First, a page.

Bernal hailed as ‘a towering public servant’
The death of Professor Richard Bernal, former Jamaican ambassador to the United States, has sent shockwaves throughout the country.
Bernal, whose latest project was with the P. J. Patterson Institute for Africa-Caribbean Advocacy at The University of the West Indies (UWI), Mona, reportedly collapsed last night while walking with his wife, Margaret, in Norbrook, St Andrew.
His work colleagues say they were in office with Bernal up to 3 p.m. on Wednesday, “laughing, talking, and planning. He didn’t show any signs of feeling ill”.
In a statement, Prime Minister Andrew Holness expressed sadness at the passing of the 72-year-old, who he described as a pillar of the academic and diplomatic community.
“Ambassador Bernal gave committed service to his beloved country, Jamaica, and to elevating our status and relations with bilateral and hemispheric partners. He represented the people of Jamaica with honour, dignity, and professionalism,” the prime minister said.
Holness added that Bernal had a wide breadth of understanding of international economic policy and economic development as they affect small-island developing states such as Jamaica and other countries of CARICOM.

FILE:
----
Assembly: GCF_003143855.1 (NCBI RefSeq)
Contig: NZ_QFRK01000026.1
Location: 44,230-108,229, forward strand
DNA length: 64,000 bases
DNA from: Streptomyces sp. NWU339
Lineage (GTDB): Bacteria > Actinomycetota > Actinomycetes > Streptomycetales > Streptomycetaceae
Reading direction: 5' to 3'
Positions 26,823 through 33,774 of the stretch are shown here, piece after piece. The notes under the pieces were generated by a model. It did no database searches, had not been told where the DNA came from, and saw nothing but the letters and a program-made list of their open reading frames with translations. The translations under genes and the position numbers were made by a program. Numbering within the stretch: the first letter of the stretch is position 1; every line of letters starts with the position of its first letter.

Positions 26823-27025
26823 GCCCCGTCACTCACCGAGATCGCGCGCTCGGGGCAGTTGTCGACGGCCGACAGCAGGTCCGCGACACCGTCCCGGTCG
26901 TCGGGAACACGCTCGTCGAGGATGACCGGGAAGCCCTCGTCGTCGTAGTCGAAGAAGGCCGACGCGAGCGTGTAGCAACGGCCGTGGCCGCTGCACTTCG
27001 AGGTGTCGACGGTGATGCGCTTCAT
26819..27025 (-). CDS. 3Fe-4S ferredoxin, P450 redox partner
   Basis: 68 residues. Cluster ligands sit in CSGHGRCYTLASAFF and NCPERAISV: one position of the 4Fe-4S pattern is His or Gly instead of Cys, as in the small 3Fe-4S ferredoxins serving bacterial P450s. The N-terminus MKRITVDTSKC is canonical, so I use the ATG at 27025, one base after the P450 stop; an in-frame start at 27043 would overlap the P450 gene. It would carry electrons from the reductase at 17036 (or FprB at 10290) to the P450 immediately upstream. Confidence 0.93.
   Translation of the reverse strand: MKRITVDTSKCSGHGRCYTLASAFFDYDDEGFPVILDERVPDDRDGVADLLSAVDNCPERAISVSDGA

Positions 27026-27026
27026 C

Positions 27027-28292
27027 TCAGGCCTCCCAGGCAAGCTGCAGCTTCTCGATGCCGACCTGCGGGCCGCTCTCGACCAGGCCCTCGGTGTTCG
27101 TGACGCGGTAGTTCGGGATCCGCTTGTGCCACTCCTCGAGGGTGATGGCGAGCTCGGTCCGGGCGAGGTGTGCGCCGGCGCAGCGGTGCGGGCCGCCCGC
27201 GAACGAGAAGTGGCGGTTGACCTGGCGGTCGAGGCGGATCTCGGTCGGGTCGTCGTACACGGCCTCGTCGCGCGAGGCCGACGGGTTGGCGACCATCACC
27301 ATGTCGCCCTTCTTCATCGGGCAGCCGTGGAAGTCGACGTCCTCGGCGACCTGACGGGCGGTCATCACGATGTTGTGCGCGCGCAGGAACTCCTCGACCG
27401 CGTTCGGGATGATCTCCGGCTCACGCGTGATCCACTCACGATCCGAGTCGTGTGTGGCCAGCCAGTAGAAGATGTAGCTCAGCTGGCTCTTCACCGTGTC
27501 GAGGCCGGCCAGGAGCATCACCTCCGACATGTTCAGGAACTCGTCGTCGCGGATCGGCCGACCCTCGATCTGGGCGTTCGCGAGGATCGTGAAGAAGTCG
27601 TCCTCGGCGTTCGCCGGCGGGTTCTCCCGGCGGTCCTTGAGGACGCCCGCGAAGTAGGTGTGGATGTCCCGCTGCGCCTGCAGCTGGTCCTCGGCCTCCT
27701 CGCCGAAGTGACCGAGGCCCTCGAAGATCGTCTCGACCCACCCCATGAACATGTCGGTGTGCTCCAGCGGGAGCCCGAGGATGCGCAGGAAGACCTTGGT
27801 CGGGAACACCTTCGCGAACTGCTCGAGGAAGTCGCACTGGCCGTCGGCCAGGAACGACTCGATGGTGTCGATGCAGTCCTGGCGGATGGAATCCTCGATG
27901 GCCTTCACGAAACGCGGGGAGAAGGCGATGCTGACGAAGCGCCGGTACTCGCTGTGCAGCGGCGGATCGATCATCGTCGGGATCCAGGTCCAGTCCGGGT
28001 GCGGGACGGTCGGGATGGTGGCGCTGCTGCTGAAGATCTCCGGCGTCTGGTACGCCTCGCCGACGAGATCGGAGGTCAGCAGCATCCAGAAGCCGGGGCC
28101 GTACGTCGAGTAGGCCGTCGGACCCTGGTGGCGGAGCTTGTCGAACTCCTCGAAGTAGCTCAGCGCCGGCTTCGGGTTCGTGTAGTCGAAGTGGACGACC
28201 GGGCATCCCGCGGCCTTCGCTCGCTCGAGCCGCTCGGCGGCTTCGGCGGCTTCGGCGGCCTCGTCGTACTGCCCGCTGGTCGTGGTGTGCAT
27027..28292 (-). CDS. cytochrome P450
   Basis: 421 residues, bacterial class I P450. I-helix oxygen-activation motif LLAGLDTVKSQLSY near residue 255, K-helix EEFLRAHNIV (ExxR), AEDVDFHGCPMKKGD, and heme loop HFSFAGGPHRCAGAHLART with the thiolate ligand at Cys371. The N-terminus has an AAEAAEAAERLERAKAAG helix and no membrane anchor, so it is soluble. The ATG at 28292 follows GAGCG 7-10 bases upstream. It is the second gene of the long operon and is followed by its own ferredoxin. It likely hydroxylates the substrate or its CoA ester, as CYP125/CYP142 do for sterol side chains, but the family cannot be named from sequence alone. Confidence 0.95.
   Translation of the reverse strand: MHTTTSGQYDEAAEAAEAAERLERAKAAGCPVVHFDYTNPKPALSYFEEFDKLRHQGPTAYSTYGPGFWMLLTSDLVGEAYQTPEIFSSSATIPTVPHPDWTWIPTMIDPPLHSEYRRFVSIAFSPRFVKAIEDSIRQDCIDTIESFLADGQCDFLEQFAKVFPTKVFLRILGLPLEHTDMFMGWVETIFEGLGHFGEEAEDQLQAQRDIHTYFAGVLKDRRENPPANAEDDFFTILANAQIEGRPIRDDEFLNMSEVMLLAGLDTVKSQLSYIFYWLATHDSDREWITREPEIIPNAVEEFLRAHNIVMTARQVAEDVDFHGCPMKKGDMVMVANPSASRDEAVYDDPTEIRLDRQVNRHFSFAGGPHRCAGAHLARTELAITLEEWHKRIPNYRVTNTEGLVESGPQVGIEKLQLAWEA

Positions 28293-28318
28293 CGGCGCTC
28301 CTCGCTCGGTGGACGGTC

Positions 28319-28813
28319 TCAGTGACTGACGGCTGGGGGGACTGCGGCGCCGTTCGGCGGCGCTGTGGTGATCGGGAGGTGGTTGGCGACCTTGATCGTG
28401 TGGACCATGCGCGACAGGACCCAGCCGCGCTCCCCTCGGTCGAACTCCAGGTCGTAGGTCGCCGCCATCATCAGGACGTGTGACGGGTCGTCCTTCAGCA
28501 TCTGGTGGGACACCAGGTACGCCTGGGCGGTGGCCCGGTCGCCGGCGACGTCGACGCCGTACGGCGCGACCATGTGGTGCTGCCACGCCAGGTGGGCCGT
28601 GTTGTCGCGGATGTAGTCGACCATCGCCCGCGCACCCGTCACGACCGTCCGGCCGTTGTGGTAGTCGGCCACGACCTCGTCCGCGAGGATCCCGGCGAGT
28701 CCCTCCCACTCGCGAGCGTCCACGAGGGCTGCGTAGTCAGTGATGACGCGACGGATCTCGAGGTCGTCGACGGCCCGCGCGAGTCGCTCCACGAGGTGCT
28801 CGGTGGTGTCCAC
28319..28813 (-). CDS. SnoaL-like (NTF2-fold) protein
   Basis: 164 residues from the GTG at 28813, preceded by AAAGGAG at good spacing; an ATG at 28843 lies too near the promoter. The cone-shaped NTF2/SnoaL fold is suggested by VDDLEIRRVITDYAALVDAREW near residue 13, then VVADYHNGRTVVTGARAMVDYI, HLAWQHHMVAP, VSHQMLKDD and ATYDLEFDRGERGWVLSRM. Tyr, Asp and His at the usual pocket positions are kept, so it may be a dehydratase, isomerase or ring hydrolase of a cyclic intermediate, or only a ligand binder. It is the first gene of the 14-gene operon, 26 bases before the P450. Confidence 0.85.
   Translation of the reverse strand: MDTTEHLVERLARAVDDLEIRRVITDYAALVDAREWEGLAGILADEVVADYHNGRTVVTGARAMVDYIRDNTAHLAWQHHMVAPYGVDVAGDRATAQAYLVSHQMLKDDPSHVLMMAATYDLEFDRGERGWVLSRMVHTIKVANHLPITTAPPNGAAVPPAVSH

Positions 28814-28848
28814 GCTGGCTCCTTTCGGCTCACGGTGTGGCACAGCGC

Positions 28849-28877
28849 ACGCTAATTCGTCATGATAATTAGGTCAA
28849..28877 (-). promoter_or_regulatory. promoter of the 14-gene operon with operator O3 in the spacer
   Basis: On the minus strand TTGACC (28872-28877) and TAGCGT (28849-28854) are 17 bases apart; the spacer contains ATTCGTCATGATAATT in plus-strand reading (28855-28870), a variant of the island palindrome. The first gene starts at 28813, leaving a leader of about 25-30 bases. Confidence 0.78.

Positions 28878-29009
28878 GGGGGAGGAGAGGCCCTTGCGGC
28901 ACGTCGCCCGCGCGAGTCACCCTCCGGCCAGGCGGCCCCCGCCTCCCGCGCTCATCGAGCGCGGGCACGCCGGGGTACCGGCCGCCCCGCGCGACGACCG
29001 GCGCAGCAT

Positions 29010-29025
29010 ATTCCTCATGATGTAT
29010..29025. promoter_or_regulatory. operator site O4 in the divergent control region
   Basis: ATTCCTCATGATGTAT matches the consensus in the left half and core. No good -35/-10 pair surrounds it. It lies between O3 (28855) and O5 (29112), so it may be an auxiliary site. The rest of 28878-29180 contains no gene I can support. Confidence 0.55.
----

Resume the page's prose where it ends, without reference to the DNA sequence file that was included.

Opposition Leader Mark Golding also expressed shock at Bernal’s passing.
“A towering public servant, he was both a consummate diplomat and an important advisor to the Government of Jamaica over many years,” Golding noted.
He added that Bernal “excelled to the highest international standards, and Jamaica owes him a debt of gratitude for his immense contribution and service”.
Bernal was renowned as a researcher who was committed to the economic development of his country and the region.
A former colleague, who watched him in action on many occasions, Dr Luz Longsworth, said Jamaica has lost someone who thought very deeply about the future of the region.
“He was so well informed of the global elements that affect the region. He was held in high regard by the diplomatic and international community and was always in demand for comments on global affairs,” she told The Gleaner.
Bernal, who was the UWI’s first pro vice chancellor for global affairs, was instrumental in the institution’s global thrust.